Pete Dzintars/via flickr
June 10, 2014
This week, the State Senate passed 23 bills to deal with the rise of heroin use in the state. The bills increase access to drug treatment and tracking of prescriptions. But some senators voted against a handful of the bills.
Twelve of the twenty-three bills passed unanimously. The Senate gave its full support to a bill that requires insurance companies to cover substance abuse treatment programs and another one that explores the possibility of turning former jails into recovery centers.
But some senators thought other bills focused too much on punishing addicts instead of treating them.
Manhattan Democrat Liz Krueger voted against many of the bills that increased punishment for heroin possession. Under one such bill, possession of $300 worth of heroin could bring a 1 to 9 year jail sentence.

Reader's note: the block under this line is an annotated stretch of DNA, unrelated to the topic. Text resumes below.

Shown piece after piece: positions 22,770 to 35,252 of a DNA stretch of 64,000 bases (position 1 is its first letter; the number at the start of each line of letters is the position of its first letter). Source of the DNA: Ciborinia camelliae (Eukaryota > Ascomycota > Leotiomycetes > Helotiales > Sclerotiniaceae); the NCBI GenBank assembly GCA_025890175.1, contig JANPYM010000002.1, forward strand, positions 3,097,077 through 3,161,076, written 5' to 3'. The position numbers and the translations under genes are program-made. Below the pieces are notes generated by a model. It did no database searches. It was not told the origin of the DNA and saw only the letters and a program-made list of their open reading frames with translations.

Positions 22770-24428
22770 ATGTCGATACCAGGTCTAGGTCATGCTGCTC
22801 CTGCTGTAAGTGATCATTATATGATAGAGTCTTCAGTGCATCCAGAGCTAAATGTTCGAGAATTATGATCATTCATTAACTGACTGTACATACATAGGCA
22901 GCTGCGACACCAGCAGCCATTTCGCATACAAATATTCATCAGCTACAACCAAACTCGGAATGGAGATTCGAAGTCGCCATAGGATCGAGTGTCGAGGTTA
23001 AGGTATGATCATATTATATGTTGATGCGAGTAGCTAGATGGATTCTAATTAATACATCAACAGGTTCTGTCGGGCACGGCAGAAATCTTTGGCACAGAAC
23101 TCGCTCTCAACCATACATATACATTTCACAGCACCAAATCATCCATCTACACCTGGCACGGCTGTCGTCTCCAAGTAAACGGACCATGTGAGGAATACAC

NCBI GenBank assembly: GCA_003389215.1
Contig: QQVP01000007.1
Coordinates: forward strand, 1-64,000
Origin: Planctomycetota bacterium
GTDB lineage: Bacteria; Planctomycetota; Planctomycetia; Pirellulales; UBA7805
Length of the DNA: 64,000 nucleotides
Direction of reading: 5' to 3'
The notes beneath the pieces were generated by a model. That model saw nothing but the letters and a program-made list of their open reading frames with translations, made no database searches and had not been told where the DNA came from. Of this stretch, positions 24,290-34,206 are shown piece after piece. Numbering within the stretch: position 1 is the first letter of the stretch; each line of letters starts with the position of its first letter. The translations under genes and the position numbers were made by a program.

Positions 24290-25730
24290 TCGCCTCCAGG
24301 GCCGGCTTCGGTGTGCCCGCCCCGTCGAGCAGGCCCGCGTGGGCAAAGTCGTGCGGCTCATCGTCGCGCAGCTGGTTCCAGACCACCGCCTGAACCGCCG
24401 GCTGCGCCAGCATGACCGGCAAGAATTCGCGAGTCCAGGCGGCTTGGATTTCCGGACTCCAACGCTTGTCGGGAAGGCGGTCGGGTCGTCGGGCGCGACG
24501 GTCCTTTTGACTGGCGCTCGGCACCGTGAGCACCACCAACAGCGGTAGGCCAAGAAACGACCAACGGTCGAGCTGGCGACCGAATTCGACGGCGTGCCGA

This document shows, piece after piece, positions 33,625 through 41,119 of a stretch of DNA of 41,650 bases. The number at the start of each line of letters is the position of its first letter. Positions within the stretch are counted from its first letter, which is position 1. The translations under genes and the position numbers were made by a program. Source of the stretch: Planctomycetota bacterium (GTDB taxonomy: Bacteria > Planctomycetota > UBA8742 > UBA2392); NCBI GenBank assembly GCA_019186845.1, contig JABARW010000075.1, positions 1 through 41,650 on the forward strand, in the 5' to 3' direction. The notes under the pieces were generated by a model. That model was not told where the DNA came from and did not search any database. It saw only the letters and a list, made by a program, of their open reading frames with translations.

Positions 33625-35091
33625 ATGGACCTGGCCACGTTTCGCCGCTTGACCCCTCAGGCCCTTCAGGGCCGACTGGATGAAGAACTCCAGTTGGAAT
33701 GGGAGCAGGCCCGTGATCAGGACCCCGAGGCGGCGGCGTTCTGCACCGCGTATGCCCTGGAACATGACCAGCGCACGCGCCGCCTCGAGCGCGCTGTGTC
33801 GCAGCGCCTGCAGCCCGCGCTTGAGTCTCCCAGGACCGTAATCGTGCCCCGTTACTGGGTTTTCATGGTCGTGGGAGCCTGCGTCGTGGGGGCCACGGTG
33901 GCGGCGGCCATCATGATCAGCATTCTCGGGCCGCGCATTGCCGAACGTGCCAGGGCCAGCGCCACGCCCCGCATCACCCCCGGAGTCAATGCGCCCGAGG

“I cannot, in good faith, support bills that simply change the language of what kind of drug we’re talking about and put us back 40 years to the discussions about re-implementing a failed series of drug policies for the state,” says Krueger.
In April and May, a Senate task force traveled the state to discuss the mounting heroin problem with law enforcement officials and addiction treatment providers. Those discussions led to this package of legislation.
Task force member, Republican Jack Martins, says he agrees that heroin addiction should be de-stigmatized, but voted in favor of the harsher penalties.
“There is one place where we shouldn’t turn our backs. There is one place where we should not hesitant. And that’s where people are dealing drugs and specifically to areas where people are selling death to our children,” says Martins.
The debate has now moved to the Assembly. According to a statement from Binghamton-area Assemblywoman Donna Lupardo, the Assembly will develop its own package of bills and will work with the Senate to form the final legislation.
Its unclear at this point whether that will happen before the legislative session ends next week.